It seems these days any time a pundit is cornered by facts indicating the deplorable state of the economy, the traditional fall back is ...but the tons of money on the sidelines is just waiting for a 0.003% pullback to pour back in.
It makes sense to consider this argument.
I present Exhibit A: a chart of the Net Wealth of US Households. This is defined as the total amount outstanding in U.S. money market Funds and the total market cap of U.S. listed stock. All else being equal, one can see why the administration is so concerned with the market decline impact on the psychology of the U.S. consumer: confidence is the name of the game. Net Wealth declined from a peak of $22 trillion to just under $12 trillion in early March, and now, compliments of the bear market rally, has bounced higher to $15.4 trillion, a 30% decline from the peak.
Of course, and much more troubling, is that all else is nowhere close to being equal. When considering consumer wealth, one also has to look at the right side of the balance sheet, and as the Fed's Flow of Funds Report indicates, consumer debt has not budged, and has stayed essentially flat as the equity market: the key component of consumer wealth has gotten decimated.
Exhibit B: Total Household Debt:
Alas it does not follow the chart in Exhibit A, not even closely. So the question is: what has been the bottom line impact on household equity: i.e., taking the debt component of balance sheet and superimposing it vis-a-vis net wealth. The result is scary.
Exhibit C: Household Equity.
From the end of 2007 through Q1 of 2009, household equity has declined by 94%. Is it surprising that today's GDP number would have been a complete debacle if the consumer had been left alone to prop the U.S. economy, on whom 70% of the economy is reliant? Obama pulled a Hail Mary with the stimulus: without it there would be no debate America is in a depression right now. The only remaining question is how long can Congress and Senate extend such Subsidy programs as Cash for Clunkers before the rest of the world throws up in America's protectionist face.
But back to the money on the sidelines.
Exhibit D indicates the historical progression of the market cap of U.S. listed stocks versus money held in Money Market accounts.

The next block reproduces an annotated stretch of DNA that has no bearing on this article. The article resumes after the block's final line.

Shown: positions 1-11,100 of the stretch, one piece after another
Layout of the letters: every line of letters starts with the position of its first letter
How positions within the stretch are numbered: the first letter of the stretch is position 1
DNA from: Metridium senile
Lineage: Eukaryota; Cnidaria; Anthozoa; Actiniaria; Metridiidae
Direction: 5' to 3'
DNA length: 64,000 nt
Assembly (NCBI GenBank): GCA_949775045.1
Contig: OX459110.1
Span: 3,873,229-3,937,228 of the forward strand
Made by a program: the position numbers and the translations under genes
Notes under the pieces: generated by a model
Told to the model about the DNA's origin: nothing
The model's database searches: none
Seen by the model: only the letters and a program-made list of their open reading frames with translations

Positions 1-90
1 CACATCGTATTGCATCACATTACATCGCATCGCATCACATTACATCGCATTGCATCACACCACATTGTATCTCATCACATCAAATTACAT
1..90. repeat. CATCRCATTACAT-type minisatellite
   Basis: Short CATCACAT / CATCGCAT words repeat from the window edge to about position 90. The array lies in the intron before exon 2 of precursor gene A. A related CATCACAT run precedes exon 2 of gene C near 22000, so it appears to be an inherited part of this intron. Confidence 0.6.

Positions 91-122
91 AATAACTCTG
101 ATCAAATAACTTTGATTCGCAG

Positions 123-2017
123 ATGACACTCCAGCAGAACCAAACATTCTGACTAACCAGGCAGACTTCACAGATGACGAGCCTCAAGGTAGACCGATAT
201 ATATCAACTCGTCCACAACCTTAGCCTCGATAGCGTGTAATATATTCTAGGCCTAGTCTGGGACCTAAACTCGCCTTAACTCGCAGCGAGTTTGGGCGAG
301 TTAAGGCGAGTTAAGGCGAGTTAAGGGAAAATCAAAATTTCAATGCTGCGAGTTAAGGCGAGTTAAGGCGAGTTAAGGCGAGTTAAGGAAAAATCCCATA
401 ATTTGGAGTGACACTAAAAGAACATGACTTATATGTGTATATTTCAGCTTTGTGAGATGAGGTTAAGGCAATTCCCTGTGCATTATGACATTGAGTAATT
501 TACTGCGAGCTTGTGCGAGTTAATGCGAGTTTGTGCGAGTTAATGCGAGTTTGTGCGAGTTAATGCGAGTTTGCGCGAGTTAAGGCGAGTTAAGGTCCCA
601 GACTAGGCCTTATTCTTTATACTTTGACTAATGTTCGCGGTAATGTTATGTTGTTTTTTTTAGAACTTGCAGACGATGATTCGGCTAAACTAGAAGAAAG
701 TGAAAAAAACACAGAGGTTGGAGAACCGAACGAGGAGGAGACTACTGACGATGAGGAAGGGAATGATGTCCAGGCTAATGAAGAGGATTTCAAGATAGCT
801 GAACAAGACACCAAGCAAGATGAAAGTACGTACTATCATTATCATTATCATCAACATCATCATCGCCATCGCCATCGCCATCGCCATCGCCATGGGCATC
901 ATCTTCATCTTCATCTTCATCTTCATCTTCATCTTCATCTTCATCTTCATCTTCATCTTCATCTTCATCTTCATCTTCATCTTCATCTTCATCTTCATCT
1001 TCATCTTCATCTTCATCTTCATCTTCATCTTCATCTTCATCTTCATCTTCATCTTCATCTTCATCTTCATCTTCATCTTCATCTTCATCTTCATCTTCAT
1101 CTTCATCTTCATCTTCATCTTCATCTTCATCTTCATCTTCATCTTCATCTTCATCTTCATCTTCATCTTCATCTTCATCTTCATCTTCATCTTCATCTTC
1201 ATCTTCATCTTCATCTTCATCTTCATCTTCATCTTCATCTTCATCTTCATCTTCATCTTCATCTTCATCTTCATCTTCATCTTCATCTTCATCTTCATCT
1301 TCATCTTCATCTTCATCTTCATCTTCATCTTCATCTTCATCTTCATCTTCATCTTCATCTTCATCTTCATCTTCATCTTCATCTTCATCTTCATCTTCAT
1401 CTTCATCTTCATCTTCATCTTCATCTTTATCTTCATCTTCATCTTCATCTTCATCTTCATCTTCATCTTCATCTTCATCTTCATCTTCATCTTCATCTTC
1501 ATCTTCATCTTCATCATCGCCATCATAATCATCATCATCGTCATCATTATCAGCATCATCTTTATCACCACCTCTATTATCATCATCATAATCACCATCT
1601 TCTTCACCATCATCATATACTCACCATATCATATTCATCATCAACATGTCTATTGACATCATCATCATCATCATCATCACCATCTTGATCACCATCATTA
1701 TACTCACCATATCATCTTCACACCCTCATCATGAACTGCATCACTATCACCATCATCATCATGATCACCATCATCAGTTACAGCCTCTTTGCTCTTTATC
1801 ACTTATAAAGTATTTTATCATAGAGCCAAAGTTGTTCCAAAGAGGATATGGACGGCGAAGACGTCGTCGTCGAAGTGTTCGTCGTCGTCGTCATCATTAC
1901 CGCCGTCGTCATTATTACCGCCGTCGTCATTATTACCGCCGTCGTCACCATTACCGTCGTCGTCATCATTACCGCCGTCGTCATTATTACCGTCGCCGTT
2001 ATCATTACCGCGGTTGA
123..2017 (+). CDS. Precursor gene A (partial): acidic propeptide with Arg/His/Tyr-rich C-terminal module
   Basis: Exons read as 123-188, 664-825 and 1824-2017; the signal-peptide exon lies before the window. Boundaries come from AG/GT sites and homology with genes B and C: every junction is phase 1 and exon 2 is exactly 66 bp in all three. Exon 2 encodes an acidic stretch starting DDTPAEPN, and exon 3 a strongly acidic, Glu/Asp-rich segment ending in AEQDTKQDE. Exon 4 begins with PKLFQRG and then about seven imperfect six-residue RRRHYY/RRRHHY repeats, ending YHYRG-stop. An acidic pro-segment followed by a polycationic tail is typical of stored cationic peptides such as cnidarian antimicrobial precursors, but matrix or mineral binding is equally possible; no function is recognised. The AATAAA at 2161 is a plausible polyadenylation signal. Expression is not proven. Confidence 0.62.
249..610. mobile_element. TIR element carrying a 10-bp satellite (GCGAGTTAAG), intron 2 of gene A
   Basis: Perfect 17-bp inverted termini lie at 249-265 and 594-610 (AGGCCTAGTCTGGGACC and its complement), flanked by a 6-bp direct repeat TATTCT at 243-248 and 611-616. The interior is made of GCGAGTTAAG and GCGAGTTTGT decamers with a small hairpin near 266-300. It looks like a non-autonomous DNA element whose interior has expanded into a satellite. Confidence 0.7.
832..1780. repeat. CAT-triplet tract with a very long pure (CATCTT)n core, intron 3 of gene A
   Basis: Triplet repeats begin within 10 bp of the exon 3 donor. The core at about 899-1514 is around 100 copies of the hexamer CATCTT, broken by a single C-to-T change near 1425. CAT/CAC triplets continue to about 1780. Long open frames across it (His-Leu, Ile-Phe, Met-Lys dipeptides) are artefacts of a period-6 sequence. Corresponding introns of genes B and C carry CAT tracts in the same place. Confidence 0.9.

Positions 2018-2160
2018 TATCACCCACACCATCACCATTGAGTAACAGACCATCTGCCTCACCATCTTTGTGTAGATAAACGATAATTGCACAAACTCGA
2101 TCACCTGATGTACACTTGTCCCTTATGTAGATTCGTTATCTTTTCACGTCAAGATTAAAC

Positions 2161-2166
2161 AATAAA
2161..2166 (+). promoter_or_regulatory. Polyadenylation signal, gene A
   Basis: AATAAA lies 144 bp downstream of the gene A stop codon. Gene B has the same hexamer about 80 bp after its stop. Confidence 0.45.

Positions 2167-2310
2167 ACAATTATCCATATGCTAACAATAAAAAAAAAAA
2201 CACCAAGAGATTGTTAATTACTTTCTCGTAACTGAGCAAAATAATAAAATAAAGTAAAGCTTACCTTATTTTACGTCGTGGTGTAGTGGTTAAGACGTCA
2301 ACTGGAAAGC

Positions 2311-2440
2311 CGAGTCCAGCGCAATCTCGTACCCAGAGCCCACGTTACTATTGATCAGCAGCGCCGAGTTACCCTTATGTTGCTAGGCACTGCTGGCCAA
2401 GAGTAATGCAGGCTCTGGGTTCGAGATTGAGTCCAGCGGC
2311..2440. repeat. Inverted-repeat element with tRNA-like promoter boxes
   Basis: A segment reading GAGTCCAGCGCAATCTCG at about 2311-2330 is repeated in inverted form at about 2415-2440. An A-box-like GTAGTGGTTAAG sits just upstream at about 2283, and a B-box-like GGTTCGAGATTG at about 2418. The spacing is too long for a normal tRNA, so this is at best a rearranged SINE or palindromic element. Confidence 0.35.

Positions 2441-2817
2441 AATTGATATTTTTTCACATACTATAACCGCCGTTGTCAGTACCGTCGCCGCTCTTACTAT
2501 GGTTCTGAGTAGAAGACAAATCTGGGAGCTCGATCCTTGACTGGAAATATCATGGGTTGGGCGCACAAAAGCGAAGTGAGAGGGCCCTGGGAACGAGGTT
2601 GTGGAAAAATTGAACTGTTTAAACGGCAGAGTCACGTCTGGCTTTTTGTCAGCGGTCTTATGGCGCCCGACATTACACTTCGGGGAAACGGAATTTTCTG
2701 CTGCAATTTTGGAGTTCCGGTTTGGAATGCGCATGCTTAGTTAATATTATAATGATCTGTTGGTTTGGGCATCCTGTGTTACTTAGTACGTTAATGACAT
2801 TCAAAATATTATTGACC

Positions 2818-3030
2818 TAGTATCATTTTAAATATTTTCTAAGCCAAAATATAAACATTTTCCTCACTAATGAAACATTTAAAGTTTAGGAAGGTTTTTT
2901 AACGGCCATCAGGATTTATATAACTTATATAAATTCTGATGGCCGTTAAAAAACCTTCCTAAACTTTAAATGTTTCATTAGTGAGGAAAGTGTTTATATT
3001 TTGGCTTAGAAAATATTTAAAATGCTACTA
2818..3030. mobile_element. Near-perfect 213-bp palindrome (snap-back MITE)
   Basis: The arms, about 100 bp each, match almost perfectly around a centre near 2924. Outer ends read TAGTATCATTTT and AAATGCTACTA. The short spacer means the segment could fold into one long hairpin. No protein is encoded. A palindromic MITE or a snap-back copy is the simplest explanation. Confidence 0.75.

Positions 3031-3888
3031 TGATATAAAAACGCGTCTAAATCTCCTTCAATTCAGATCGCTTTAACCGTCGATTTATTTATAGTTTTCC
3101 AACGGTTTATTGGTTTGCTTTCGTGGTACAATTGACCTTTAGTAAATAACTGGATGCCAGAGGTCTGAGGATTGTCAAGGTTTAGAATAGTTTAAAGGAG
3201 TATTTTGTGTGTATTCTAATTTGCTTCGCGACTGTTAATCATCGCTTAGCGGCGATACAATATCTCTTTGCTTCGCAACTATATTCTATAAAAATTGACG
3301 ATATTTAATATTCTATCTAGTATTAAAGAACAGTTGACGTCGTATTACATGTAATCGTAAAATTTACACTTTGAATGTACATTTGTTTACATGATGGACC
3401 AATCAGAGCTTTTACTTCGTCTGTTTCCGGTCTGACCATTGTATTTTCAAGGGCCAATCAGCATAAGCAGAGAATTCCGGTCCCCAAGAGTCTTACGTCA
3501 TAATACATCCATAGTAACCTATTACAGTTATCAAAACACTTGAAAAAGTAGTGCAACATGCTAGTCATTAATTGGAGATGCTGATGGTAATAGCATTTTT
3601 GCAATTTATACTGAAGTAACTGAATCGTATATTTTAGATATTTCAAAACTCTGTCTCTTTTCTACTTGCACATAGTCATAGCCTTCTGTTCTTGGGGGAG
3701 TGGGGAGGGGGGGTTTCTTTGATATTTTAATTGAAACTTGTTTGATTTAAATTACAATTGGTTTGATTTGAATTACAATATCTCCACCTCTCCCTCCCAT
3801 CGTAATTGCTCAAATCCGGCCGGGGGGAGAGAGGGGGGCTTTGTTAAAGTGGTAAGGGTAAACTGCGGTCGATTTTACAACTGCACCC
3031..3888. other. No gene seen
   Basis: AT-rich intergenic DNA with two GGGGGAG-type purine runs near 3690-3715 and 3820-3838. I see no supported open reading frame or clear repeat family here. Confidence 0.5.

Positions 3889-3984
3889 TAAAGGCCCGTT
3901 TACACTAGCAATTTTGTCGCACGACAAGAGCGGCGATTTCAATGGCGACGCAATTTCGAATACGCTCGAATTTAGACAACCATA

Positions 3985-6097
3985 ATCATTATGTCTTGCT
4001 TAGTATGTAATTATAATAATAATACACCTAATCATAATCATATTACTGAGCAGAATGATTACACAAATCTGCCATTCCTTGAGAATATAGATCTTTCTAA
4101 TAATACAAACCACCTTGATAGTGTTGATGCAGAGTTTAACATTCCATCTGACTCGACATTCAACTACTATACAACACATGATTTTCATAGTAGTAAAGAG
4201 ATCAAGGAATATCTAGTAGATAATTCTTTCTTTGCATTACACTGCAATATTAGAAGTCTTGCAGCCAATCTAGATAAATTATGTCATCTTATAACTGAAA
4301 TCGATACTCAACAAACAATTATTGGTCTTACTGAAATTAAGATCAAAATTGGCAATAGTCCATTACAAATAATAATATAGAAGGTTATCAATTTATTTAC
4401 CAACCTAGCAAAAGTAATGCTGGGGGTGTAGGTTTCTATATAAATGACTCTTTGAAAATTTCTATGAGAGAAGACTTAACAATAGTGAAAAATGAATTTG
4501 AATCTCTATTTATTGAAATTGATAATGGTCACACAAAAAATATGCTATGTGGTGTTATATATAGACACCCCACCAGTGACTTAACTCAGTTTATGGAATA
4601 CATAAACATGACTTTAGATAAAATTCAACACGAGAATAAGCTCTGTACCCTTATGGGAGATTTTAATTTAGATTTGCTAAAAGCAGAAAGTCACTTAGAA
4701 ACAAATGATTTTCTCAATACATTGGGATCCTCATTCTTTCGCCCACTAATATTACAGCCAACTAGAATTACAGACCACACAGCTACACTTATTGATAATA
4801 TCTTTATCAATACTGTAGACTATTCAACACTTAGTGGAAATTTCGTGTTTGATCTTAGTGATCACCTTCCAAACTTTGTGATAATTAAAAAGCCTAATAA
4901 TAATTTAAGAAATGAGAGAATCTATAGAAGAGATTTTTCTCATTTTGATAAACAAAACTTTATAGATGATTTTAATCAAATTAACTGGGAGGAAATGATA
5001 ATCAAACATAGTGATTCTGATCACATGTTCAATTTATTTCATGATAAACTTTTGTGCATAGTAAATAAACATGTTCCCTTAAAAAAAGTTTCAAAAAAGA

What becomes immediately obvious is that the positive correlation between equities and money markets was purely driven as a result of cheap leverage. As households used up their rapidly appreciating homes as HELOC-based piggy banks, they invested in the market, only to see that capital get destroyed while putting more and more cash away in safe (well, safe only until a global run on money market accounts occurs, such as the one that was barely avoided on September 19th of 2008) places such as money markets. Most interesting is the correlation between Money Market totals and the listed stock value since the March lows: a $2.7 trillion move in equities was accompanied by a less than $400 billion reduction in Money Market accounts!
Where, may we ask, did the balance of $2.3 trillion in purchasing power come from? Why the Federal Reserve of course, which directly and indirectly subsidized U.S. banks (and foreign ones through liquidity swaps) for roughly that amount. Apparently these banks promptly went on a buying spree to raise the all important equity market, so that the U.S. consumer who net equity was almost negative on March 31, could have some semblance of confidence back and would go ahead and max out his credit card. Alas, as one can see in the money multiplier and velocity of money metrics, U.S. consumers couldn't care less about leveraging themselves any more.
The truth is that money market accounts, which currently hold about $3.6 trillion dollars, will not decline much more, as this is the only perceived safe haven for U.S. household capital. The U.S. consumer has seen how volatile the equity market is and is unwilling to transfer substantial amounts of capital from safe to risky investment vehicles. The fact that household equity has declined by 94% is also a very critical concern. And, even if Money Market accounts get depleted and all capital moves to stocks, it is obvious that without Federal backing the market will never even get back to 2007 levels purely as a function of capital flows.
The only motive the households would have to invest more freely in the markets is if their underlying debt were to decline. And as the Z.1 indicates it has been flat at $13 trillion for over 2 years now. Of course, banks would have no interest in taking impairments on household debt as that would mean their balance sheets are solidly capitalized - a lie that is being perpetuated by the likes of the GAAP, the FDIC, the regulators and the Federal Reserve. So while U.S. consumers and U.S. banks are stuck in this vicious loop, it is foolish to make any judgments that the money on the sidelines will spark any additional rallies.
If pundits wish to find out where any new equity buying interest will come from, they need to look at the same place that was responsible for the market move over the past 4 months - the New York Federal Reserve.